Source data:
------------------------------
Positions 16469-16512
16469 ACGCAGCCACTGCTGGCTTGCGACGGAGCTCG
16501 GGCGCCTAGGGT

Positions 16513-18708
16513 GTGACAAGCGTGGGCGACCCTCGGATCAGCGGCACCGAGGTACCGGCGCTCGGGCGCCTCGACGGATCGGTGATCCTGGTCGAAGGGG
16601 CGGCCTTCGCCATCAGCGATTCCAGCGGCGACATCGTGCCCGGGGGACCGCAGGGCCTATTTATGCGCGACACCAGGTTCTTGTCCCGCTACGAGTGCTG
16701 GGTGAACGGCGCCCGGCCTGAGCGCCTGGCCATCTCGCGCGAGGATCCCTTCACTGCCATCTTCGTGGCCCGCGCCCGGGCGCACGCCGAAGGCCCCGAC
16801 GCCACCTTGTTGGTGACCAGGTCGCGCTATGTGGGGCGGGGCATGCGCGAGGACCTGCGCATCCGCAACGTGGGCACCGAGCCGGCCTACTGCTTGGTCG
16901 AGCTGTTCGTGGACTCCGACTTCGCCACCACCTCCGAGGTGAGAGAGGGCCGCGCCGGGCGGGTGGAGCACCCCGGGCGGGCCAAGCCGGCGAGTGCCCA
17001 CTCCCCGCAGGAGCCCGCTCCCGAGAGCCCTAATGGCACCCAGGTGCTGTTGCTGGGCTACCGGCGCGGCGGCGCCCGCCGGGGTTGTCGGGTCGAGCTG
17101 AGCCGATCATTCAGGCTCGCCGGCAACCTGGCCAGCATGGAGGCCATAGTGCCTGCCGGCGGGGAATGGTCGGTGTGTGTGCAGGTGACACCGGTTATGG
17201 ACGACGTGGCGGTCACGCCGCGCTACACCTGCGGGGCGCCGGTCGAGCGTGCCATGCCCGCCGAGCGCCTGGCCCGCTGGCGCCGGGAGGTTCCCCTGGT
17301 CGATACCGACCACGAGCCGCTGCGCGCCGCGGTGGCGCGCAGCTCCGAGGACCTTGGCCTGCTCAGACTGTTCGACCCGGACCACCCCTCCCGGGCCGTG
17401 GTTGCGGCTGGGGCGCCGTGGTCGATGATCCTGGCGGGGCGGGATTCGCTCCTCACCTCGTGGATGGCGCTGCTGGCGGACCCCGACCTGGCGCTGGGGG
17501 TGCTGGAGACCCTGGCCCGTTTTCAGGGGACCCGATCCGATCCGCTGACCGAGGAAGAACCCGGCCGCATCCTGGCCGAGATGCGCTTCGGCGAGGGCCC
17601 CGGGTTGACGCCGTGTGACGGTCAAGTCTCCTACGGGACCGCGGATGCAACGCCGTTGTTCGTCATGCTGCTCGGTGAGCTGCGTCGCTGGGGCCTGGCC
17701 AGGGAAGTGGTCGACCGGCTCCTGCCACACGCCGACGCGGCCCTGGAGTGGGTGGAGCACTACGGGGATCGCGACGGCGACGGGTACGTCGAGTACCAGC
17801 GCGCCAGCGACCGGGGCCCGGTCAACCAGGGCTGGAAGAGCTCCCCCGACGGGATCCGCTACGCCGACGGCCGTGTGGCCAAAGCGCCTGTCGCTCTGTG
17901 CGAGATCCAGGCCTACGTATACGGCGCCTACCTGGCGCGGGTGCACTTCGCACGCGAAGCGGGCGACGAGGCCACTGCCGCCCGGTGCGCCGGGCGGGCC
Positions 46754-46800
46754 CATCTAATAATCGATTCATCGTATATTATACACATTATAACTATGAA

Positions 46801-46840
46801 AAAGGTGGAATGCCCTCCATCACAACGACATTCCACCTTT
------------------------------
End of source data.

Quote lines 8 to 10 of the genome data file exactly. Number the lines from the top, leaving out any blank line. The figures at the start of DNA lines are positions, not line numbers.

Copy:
16801 GCCACCTTGTTGGTGACCAGGTCGCGCTATGTGGGGCGGGGCATGCGCGAGGACCTGCGCATCCGCAACGTGGGCACCGAGCCGGCCTACTGCTTGGTCG
16901 AGCTGTTCGTGGACTCCGACTTCGCCACCACCTCCGAGGTGAGAGAGGGCCGCGCCGGGCGGGTGGAGCACCCCGGGCGGGCCAAGCCGGCGAGTGCCCA
17001 CTCCCCGCAGGAGCCCGCTCCCGAGAGCCCTAATGGCACCCAGGTGCTGTTGCTGGGCTACCGGCGCGGCGGCGCCCGCCGGGGTTGTCGGGTCGAGCTG